Growing up in Western New York in the age of above-ground swimming pools without heaters, I'm accustomed to swimming in cold water - at least I used to be. The key to swimming in cold water was simple. Just jump right in. If you don't, someone's just going to push you in anyhow.
At first, you experience the initial shock, wondering why in the hell swimming in this godforsaken water was so damn important in the first place. After a while, your body starts to adjust and the shock wears off. Before too long you're enjoying the pool as much as you'd enjoy it if it was 80 degrees (my new lower threshold for swimming). And by the time you get out, you wonder what the big deal was all about in the first place.
Nearly every milestone I've achieved along this reluctant journey into the world of autism had to be approached like I was going to swim in cold water. Sometimes I stared at that water for months, even years, before deciding to jump in. Once I was in, my head started to adjust and the shock wore off. However, I've never wondered what the big deal was all about.
A little background.
In February of 2007, my son Robbie was diagnosed with Pervasive Development Disorder - Not Otherwise Specified or PDD-NOS, which, when it was first explained to me, sounded like some kind of autism catch-all diagnosis. My opinion has changed little since then. "PDD-NOS is a high-functioning form of autism", is the second best explanation I've ever read to describe it. The best belongs to Robert Rummel-Hudson, author of Schuyler's Monster: A Father's Journey With His Wordless Daughter. When his daughter was diagnosed (incorrectly) with PDD-NOS, he didn't find the definitions any more helpful than I did. As he eloquently stated, PDD-NOS from the vantage point of the one giving the diagnosis appears to mean: "beats the sh*t out of me but I am a PhD from Yale so I can say that."
When my wife and I received the diagnosis, I was in deep denial about the entire situation. Prior to that, I had gone along with the difficult decisions we needed to make up to that point, such as to have Robbie evaluated in the first place and send him to a Preschool Programs for Children with Disabilities (PPCD) school, but those isolated events had no effect on my overall attitude. In my mind, this autism thing wasn't real and all of this autism talk was going to go away soon. He's just Robbie. That's all. As a result, there's no reason to tell anyone about it and needlessly hang this label around his neck for the rest of his life.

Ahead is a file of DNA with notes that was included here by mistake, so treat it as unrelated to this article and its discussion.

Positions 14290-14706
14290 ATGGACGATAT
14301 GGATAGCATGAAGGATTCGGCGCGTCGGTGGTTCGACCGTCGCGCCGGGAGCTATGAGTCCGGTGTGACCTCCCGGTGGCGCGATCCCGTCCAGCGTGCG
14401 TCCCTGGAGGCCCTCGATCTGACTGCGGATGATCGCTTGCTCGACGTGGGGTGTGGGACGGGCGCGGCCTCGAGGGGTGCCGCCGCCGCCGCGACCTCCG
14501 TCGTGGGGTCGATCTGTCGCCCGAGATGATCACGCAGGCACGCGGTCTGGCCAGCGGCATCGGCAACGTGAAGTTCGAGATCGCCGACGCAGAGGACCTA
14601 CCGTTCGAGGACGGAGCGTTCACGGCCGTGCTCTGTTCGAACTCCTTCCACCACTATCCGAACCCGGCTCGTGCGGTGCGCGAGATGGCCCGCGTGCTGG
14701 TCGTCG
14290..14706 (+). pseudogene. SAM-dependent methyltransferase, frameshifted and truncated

In November of 2007, I had my first conversation with another father "in the same boat" - an event I had avoided from the minute I'd heard the word "autism" two years earlier to possibly describe Robbie's condition. After I gave this father, a college friend and former Notre Dame Football player, the background of our situation and asked him for some advice, the first words out of his mouth were just what I needed to hear and opened the door that had trapped me in my denial for so long:
"Sorry to hear that Bru (my nickname), but I know what you're going through."
"I know what you're going through." That was the magic phrase. After that conversation, I began to slowly emerge from my isolation and begin my journey, which has included frustration, acceptance, connection and even a book. Making that first connection with another father of an autistic child helped me begin to open up about the topic I'd hidden from for such a long time and to understand how important it is for fathers to interact with others like us who "get it".
The idea for doing a blog about fathers and autism hit about a year ago. It sounded like a good idea at the time but I was terrified to do it. I stared at that icy water for a long time before jumping in and now that I've done it, I have to admit that the water is pretty damn cold and I'm still waiting for the shock to wear off.
Nonetheless, Step 1 for this part of the journey is complete.